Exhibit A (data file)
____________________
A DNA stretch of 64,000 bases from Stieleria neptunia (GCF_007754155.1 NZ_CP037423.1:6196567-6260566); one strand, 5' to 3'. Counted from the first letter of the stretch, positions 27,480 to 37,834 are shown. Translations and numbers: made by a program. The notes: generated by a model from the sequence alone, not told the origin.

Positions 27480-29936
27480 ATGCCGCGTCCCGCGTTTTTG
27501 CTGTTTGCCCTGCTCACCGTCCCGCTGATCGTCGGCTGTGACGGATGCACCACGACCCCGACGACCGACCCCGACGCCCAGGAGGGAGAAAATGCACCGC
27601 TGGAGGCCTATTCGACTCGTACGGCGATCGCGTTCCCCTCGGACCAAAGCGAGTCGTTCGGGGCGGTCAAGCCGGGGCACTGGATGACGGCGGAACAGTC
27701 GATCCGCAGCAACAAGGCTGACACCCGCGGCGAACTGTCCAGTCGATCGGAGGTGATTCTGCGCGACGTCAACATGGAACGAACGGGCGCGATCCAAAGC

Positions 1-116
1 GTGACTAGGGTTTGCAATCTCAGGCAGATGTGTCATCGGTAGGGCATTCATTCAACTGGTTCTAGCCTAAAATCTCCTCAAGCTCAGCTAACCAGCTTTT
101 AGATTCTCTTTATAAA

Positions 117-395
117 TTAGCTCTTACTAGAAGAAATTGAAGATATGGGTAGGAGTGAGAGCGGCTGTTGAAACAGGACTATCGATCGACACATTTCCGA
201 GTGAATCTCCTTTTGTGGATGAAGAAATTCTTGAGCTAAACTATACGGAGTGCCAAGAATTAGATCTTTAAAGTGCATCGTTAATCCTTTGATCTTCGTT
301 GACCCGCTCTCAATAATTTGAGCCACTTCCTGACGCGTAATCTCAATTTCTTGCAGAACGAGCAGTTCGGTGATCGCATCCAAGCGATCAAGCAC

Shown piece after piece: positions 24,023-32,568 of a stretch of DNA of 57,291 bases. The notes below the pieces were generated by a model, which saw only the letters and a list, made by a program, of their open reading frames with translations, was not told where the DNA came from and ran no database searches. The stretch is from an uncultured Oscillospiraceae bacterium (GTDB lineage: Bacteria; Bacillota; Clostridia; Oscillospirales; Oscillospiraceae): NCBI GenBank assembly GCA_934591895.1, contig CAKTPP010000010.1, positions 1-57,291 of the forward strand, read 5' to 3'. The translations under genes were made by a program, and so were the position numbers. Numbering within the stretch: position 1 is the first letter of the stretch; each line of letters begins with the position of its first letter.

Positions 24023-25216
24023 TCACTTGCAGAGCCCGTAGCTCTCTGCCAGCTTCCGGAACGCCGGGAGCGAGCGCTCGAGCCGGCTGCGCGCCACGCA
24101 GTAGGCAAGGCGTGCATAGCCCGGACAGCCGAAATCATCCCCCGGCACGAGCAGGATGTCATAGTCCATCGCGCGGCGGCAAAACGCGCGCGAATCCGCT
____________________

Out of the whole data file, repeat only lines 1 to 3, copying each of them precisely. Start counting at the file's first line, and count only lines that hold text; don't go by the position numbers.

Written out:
A DNA stretch of 64,000 bases from Stieleria neptunia (GCF_007754155.1 NZ_CP037423.1:6196567-6260566); one strand, 5' to 3'. Counted from the first letter of the stretch, positions 27,480 to 37,834 are shown. Translations and numbers: made by a program. The notes: generated by a model from the sequence alone, not told the origin.

Positions 27480-29936
27480 ATGCCGCGTCCCGCGTTTTTG